Paul Justice: With the U.S. government deadlocked over raising the debt ceiling, I have been getting a lot of questions from readers as to who wins if the U.S. government actually defaults on some of its payments. Now, this is a pretty absurd question because the real answer is that nobody wins in this scenario, and I can very rarely think of an exchange-traded fund that's going to benefit from this. Some people have posited to me that maybe stocks are going to outperform in that scenario and simply because you're going to lose some money on Treasuries. But the entire scope of the global economy is tied to the dollar, and that's likely not going to produce a favorable outcome.
So, then the next logical decision is asking "Should I shift maybe into foreign stocks? Will they be the beneficiary?" Again, those stocks are usually having a consumer that's largely weighted to the U.S. dollar, and they're going to be less likely to accept those dollars as payment. It creates a very dangerous scenario for people to begin speculating on how they can make money on this. So naturally then they decide, "OK, maybe I should be considering some commodity funds."
Now here is where the take gets a little bit interesting. Most commodity funds are going to go out and gain access to those commodities through futures markets. What we've seen recently is actually a move by the Chicago Mercantile Exchange to increase the collateral requirements it is now taking to hold those futures. It used to accept T-bills, or government notes that are very short-term, as collateral, as a risk-free investment. But if we're looking at a default, is that really risk-free anymore, and the consensus is now saying, "No, it's not." You're now having to give a haircut on some of the T-Bills now requiring a 0.5% discount as to what the value is. What this means is more people have to put up more money to buy those same futures contracts, decreasing the purchasing power of those same folks.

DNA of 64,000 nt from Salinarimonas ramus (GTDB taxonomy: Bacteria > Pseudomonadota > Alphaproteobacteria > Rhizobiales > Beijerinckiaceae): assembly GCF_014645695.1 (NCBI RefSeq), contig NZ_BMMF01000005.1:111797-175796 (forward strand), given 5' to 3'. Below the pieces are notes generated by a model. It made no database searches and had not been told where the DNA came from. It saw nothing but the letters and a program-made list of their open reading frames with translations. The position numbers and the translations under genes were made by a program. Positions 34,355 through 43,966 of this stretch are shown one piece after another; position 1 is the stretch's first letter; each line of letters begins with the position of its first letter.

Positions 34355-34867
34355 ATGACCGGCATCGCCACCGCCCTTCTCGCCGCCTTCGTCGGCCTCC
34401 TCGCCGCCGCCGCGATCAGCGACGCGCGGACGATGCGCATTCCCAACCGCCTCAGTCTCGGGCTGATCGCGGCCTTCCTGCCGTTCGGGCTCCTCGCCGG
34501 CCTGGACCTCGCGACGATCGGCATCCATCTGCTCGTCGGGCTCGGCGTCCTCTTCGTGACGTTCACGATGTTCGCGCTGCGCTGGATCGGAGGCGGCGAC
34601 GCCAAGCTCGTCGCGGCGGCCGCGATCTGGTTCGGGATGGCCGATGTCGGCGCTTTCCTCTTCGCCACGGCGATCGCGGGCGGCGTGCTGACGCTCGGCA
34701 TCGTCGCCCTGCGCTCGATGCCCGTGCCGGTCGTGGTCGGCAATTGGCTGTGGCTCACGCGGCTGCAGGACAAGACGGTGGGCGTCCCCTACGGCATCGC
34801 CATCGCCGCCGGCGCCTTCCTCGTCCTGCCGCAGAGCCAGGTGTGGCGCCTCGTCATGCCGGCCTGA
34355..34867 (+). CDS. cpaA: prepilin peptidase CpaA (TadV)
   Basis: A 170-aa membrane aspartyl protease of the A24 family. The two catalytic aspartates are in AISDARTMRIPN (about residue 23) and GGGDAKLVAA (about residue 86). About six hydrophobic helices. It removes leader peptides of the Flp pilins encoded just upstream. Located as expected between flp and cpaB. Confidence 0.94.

For a lot of commodity funds, ETFs included, that's going to require the same thing, meaning that you have less purchasing power and will likely have to sell some of those futures contracts. So, in the short term if you're using a commodity fund to hedge against this, you might be in for a bumpy ride and a disappointing result.
The final one, and maybe this one works out and maybe this doesn't, would be gold, the reserve currency for virtually every currency on the planet right now, not just the dollar. Now the problem with gold is that you are taking a speculative position. Perhaps it does benefit in the short term like we've seen in the recent rally as people flood away from the dollar and go into gold. But what if the most likely scenario comes true, and the debt ceiling actually does get raised and Congress does not default on its debts? Well gold is likely to come back down at that point in time. So, you might be in for a bumpy ride there.
My suggestion to you is stay the course with your investments and stick to the asset allocation that you already have. And also just understand that the risk-free paradigm is only in theory and is not always going to hold true, but how risky is the end result going to be if defaults don't come?
With that little thought, I'm Paul Justice, director of ETF research at Morningstar.